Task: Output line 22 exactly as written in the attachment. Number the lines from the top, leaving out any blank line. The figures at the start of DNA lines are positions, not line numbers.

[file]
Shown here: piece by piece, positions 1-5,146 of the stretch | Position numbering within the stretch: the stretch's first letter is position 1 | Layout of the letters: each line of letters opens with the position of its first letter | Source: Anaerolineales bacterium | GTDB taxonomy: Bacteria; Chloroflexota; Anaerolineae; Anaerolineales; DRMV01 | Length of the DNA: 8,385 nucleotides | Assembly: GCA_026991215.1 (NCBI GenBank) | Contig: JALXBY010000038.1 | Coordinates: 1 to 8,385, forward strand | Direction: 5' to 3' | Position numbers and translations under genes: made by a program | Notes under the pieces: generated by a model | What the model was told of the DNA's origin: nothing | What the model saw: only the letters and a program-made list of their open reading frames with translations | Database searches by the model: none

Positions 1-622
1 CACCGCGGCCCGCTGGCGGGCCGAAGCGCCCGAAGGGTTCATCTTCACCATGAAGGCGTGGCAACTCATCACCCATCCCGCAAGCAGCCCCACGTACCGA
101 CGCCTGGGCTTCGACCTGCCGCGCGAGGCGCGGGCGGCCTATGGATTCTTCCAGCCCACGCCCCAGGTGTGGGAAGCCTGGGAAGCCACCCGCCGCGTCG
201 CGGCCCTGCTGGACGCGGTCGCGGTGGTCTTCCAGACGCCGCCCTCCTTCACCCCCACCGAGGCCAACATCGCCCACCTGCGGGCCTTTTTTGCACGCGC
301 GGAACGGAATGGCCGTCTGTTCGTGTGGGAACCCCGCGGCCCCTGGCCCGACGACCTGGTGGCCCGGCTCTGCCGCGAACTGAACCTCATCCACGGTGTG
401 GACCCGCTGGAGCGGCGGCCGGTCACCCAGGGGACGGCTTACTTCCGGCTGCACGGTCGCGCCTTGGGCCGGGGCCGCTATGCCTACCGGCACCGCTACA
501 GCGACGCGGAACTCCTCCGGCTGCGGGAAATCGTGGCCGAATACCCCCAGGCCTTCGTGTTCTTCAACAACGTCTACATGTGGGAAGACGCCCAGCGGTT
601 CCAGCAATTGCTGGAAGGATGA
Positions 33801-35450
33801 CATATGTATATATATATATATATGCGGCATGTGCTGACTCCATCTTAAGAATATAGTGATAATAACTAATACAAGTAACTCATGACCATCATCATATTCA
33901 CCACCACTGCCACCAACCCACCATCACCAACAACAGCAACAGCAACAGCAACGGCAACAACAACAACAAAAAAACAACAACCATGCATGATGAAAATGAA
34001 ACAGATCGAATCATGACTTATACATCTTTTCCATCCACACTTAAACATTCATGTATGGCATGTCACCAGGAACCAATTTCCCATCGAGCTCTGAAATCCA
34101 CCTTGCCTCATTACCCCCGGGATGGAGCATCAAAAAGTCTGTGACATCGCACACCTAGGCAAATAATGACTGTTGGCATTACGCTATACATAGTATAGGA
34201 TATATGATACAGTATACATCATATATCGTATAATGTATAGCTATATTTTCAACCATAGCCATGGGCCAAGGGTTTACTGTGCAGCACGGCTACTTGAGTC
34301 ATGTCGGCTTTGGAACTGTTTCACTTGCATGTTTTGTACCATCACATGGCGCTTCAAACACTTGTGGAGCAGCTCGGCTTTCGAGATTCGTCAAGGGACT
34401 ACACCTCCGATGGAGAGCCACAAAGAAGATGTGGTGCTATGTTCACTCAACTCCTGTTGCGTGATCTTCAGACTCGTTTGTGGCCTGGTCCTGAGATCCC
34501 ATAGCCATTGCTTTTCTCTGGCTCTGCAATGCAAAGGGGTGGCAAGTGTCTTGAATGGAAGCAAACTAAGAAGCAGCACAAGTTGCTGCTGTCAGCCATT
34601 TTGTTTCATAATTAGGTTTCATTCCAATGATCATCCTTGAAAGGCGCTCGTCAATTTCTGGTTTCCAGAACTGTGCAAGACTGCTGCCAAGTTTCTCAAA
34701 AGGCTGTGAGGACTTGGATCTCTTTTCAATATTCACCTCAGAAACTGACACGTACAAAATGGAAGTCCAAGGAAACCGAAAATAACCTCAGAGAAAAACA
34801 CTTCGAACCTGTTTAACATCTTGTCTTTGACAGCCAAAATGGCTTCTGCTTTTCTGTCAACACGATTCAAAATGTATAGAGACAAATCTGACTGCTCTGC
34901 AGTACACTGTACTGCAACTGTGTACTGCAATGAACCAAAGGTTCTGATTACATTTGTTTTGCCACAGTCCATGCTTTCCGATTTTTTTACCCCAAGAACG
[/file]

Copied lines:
34901 AGTACACTGTACTGCAACTGTGTACTGCAATGAACCAAAGGTTCTGATTACATTTGTTTTGCCACAGTCCATGCTTTCCGATTTTTTTACCCCAAGAACG